Deck the halls: Last Friday's annual holiday bash for the Denver City Attorney's Office turned out to be a little merrier than originally planned. Initially, the party committee's scenario called for having a cash bar--but then the city lawyers discovered they couldn't charge for liquor at the Grant-Humphreys Mansion, the state-owned facility where the party was held. It's illegal to sell alcohol without a license, which the building doesn't have. Nor, for that matter, does the city attorney's office--but it does have plenty of lawyers who are supposed to know the law.
So the wine and beer flowed free, which no doubt helped warm the reception that greeted City Attorney Dan Muse. He took the stage about halfway through the festivities to give his staff a warm welcome and remind them that "you are a law firm."
By that, he probably meant the party consisted of billable hours. Because although each reveler anted up to attend (between $10 and $20, depending on his/her position), the party was held during business hours--noon to 4 p.m. In fact, a party-committee memo notes that "for non-attenders," it was "work as usual." Which means that, unlike their partying colleagues, they couldn't clock out until 5 p.m.
At least the 1994 bash beat last year's party, which featured a comic so raunchy that the city's employment-law specialists, trained to spot sexual harassment in the workplace, were squirming in their seats.
Man, oh man: And speaking of squirming, there was plenty going on at the Rocky Mountain News last Tuesday after the most recent installment of Curtis Eichelberger's column, " A Man's Point of View." Last week's episode included a few jokes ("Why is it that a women's best friend is a diamond? And a man's best friend is a dog? Why is it that men pay for both the diamond and the dog?") as well as an anecdote from a reader. It seems that "Chris," who'd recently had a run of bad luck with girls, went to a bar, where he watched a woman "aggressively flirting in exchange for free drinks." Even though he refrained from buying her one, she invited him home, "where they had protected sex." Afterward, she told him he could go and then passed out. "Chris" plunked down $7, along with the following note: "We never discussed terms. Hope this covers it. Would love to do business again sometime." Eichelberger noted that the money was all Chris had left, "but the idea of making her feel like a whore was worth the seven bucks."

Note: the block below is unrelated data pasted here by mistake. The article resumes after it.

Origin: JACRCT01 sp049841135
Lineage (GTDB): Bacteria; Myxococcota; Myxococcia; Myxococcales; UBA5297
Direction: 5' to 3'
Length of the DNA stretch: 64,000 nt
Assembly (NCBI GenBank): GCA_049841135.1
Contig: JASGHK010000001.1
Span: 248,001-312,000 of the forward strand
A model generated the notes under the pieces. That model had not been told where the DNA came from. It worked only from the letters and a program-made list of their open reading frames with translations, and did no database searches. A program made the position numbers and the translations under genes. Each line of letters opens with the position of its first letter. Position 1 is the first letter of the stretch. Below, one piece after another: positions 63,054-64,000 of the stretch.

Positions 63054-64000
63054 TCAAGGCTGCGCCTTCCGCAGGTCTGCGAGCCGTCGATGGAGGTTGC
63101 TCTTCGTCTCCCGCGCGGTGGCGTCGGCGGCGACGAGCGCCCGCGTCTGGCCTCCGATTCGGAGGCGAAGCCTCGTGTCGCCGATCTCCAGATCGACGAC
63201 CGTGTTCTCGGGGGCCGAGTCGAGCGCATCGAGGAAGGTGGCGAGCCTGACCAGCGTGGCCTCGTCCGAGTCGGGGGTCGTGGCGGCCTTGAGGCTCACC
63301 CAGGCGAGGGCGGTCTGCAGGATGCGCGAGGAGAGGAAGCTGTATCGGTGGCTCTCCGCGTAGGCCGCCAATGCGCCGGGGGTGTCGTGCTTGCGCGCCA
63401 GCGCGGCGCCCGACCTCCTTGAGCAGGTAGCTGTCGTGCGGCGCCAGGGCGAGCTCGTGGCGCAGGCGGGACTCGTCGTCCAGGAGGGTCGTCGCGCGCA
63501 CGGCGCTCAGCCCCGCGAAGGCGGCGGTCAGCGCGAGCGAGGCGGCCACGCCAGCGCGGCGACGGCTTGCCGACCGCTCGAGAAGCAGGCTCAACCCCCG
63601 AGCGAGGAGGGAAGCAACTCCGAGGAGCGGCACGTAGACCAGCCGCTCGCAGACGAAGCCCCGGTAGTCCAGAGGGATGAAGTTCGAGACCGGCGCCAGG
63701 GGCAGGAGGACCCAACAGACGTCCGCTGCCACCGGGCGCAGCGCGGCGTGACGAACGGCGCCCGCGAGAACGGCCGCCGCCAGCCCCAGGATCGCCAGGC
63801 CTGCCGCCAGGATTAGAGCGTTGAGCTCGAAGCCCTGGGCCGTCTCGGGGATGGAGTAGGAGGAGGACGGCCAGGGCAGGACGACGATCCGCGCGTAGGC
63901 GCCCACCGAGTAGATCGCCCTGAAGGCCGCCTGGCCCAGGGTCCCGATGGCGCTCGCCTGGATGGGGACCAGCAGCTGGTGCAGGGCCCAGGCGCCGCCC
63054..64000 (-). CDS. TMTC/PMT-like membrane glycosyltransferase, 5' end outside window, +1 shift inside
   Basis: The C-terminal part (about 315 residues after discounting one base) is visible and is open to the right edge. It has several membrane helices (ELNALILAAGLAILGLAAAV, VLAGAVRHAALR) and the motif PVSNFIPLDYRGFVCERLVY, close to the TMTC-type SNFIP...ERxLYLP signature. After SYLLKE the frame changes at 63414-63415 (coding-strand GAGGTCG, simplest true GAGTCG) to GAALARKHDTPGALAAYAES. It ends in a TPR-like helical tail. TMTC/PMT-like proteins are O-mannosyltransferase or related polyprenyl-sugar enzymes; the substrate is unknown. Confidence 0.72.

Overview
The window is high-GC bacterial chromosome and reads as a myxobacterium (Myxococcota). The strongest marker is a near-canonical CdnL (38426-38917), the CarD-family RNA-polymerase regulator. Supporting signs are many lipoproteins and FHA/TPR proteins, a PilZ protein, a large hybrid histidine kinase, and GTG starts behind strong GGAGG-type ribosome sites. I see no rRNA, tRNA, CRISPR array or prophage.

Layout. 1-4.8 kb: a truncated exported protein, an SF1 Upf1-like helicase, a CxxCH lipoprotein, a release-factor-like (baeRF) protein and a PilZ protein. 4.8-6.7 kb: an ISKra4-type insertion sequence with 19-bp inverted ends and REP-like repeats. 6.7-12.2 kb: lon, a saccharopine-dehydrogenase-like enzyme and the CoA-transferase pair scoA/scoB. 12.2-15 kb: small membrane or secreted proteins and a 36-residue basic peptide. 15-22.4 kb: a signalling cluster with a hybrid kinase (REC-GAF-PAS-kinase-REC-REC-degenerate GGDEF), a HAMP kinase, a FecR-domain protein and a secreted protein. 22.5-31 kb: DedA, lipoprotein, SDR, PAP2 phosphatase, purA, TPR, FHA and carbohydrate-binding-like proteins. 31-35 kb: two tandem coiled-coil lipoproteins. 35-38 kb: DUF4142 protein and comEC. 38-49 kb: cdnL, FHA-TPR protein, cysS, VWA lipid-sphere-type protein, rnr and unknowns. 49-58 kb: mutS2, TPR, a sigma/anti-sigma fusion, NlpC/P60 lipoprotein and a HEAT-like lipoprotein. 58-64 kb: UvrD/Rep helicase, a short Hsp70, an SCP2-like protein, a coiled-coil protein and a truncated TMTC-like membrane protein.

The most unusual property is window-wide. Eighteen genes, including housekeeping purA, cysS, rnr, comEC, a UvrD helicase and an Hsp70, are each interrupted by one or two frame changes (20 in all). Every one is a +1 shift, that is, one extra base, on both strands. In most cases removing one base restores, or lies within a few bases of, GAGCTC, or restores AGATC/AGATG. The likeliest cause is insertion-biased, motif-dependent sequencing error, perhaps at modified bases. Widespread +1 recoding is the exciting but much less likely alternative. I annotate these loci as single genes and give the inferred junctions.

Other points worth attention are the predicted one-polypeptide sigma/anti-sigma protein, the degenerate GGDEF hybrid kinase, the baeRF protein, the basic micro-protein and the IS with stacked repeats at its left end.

He then ended the column with this chestnut: "Ordinarily, I keep these calls to myself. But I thought there might be a few people out there who have been treated badly who would enjoy this tale."
If there were, they probably couldn't get through on News phone lines to tell him. According to Eichelberger, the paper logged 84 complaint calls that day. "It was ugly for a while," he admits. And it wasn't all that much prettier in the office itself, where Eichelberger's column has had its share of detractors since its debut several months ago. After all, this is a paper that several months ago trumpeted the establishment of its Task Force on Women. Although task force members suggested changes in the paper, adding a man's column to the female-issues-and-writers-dominated Lifestyles section wasn't one of them.
Eichelberger, a sports writer used to dealing with sedate sports fans rather than angry women, stands by his "politically incorrect" column. "The whole point of columns is to make someone think from another perspective, in this case the guy perspective," he says. If he had this one to do over again, though, he would have added a line that said something like "with tongue firmly planted in cheek."
And whose would that be?
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